The impending arrival of V2

Vine’s sudden departure stunned its fans… will its return bring them back?

  Vine may have left us–but our love for it never will.

  Just over a year ago we mourned the parting of the platform that molded our youth culture, that gave us so many laughs, the app that defined our generation. Today we mourn no more as the hope in V2 sits on the horizon.

  The original Vine app was a video hosting service owned by Twitter that allowed users to create and share six-second looping videos. Shortly after its release in 2012, it took youth culture by storm.

  “Vine consumed almost all of my time,” said junior and avid Vine enthusiast Lamont Mason, “I got all my vocabulary from vine.”

  Just six months after the creation of vine the app rallied 13 million active users, and 3 months after that vine community tripled in size.

  The beloved social media app was so popular partly because it provided a lighthearted mode of escape from everyday stressors that high school “be like.”

  “I loved making vines with my friends and doing something really dumb and putting it into a six second video,” senior Kasey Yean said, “Vine never failed to make me laugh.”

  Vine was never created to have a deep narrative, it was created to show flashes of daily life and out of that sparked the creation of Vine stars.

  Vine stars were the hugely popular and iconic characters like Gavin–the internet’s child, Maple–the musically inclined golden retriever and Nick Colletti–the man who revolutionized comedy.

  Our vine stars provided us with unforgettable content like “what is up Kyle,” by Colletti, “Jesus Christ hotline,” by Zach Piona and “what’s up I’m Jared,” by Josh Kennedy. Yet it is argued that the best of vine came from the one hit wonders such as “run in here and get y’all juice” and “I coulda dropped my croissant.”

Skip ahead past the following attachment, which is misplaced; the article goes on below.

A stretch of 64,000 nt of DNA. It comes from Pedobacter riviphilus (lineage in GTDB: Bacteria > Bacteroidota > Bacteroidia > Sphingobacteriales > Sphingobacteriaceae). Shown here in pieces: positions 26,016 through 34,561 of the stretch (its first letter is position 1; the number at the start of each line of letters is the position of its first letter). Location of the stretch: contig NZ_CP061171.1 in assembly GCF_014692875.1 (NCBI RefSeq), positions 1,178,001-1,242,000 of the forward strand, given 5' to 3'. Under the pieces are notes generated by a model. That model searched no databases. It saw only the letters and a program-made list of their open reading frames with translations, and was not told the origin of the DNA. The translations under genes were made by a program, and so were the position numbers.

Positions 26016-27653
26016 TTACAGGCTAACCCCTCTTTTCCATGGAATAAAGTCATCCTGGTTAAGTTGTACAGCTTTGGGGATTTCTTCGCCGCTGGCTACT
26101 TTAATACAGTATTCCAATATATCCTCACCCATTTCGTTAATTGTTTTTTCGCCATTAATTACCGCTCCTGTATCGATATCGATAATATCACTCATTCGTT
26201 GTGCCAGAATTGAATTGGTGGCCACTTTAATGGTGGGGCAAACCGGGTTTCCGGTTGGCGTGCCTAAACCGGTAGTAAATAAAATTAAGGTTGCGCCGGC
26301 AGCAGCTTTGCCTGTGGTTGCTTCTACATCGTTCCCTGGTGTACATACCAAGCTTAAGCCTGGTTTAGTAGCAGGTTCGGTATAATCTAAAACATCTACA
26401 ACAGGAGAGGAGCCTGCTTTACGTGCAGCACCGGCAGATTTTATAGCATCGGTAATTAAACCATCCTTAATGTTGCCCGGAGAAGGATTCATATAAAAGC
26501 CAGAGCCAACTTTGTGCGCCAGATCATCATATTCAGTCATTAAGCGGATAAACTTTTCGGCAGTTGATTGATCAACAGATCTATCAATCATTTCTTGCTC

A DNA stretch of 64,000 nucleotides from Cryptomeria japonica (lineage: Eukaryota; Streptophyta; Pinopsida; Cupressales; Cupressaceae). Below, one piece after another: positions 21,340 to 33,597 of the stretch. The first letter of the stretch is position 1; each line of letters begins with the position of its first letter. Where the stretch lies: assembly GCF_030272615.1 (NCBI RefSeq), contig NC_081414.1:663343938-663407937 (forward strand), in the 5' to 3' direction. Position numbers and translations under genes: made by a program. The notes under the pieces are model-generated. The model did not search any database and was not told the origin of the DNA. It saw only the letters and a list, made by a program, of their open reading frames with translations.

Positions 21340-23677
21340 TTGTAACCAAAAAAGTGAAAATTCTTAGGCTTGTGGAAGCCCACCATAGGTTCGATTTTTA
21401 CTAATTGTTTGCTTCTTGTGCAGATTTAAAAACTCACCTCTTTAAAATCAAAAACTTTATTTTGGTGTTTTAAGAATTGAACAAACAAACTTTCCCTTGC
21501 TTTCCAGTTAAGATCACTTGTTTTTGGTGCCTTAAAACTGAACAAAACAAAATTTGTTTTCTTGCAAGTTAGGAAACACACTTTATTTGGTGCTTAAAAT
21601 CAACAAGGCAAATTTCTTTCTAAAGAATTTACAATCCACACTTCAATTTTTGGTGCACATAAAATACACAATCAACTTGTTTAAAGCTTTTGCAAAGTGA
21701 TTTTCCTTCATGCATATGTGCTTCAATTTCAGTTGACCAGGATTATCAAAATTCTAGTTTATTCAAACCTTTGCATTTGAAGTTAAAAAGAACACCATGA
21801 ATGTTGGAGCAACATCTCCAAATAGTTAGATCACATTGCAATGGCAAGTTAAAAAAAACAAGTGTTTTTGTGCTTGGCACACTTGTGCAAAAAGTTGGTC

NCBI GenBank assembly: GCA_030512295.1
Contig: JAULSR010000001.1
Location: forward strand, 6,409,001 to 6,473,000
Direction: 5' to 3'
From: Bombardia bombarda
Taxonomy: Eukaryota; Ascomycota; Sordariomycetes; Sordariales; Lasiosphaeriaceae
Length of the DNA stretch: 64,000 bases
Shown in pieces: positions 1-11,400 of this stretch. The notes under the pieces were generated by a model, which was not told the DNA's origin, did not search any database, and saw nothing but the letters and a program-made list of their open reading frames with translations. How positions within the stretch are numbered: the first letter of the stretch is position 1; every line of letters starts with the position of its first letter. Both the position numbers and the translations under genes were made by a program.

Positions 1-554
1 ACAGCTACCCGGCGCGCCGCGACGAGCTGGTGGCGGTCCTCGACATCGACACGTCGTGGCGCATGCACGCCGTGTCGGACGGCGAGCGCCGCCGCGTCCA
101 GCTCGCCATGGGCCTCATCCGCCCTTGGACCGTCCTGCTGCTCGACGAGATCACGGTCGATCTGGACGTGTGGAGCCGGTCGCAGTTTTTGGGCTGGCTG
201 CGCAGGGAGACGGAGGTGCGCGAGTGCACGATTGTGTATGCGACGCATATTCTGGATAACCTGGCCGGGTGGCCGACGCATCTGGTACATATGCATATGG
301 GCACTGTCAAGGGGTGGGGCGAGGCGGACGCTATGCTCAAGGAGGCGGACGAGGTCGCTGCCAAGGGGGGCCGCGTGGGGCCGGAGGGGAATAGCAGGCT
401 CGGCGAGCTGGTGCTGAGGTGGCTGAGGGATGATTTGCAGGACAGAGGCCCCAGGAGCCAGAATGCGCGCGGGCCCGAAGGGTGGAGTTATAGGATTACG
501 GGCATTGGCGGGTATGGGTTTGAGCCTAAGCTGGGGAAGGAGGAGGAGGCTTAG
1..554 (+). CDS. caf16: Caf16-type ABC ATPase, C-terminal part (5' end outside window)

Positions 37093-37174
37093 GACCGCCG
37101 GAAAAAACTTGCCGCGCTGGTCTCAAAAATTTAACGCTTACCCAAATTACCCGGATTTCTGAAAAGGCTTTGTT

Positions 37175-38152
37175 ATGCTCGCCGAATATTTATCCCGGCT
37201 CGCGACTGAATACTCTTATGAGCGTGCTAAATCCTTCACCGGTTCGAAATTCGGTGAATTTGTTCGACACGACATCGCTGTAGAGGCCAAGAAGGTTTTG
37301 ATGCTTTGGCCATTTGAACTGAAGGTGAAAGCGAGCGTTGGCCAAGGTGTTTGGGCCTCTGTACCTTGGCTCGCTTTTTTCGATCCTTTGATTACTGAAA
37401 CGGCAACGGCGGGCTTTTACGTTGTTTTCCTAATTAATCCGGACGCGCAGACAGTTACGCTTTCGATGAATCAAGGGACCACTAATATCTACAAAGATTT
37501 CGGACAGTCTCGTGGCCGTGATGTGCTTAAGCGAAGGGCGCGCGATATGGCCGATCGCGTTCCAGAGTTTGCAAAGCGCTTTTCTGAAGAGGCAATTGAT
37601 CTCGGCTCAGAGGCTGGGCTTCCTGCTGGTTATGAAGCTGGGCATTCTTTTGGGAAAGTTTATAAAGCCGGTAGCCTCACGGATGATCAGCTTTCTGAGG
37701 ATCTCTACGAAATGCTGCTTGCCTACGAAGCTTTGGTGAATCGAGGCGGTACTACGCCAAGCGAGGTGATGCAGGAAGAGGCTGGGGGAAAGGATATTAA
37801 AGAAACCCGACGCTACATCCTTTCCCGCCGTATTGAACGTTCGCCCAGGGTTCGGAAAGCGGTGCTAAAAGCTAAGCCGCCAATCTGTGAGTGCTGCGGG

If the rise of vine was so immediate, what made it collapse even faster?

  The problem was that its popularity extended to the youth only and not much further, which resulted in Vine becoming a non profitable company after four years. At the same time that vine began to plateau in growth, Instagram released a new 15-second video feature–in the end Instagram ate Vine.

  Vine’s usage exponentially declined and in January 2017 Vine was retracted from the App Store. Teens across the nation were devastated to hear the news.

  “What don’t I miss about vine?” junior Brayden Schauer said, “Vine is the best thing to happen in my existence.”

  2017 was a dark year for internet humor, as we relied entirely on the Twitter community and washed up Vine compilations on YouTube. “Now we’re stuck with all the vines of the past, which are still funny but we don’t have anything new anymore,” said Schauer.

  Recently, light has been restored on our dark web. On Dec. 6 the internet nearly broke when Vine’s original creator, Dom Hoffman, announced that he was working on a new project called “V2.”

  “When I first heard about V2 I think I almost fainted,” Mason said.

  As of now the details on V2 are mostly speculation. But one thing is for certain, it is coming.

  “I’m most excited to lie in bed at night and and not being able to go to sleep because I am laughing so much,” said junior Brad Roe in anticipation for the release of vines second coming.

  V2 is expected to make minor changes like extending the video lengths, and banning past Vine stars Lele Pons and the Paul brothers due to an overwhelmingly popular petition.

  “Okay, good,” said Mason, “They’re off to a great start if they do.”

  Although students are worried that V2 will suffer the same outcome as it’s previous project.

  “I’m afraid that vine is going to die again and history will repeat itself,” said Mason commenting on the matter.

  The solution to the scare is to consistently show vine the attention it deserves.

  Miss Keisha may be gone forever, but vine is here to live again.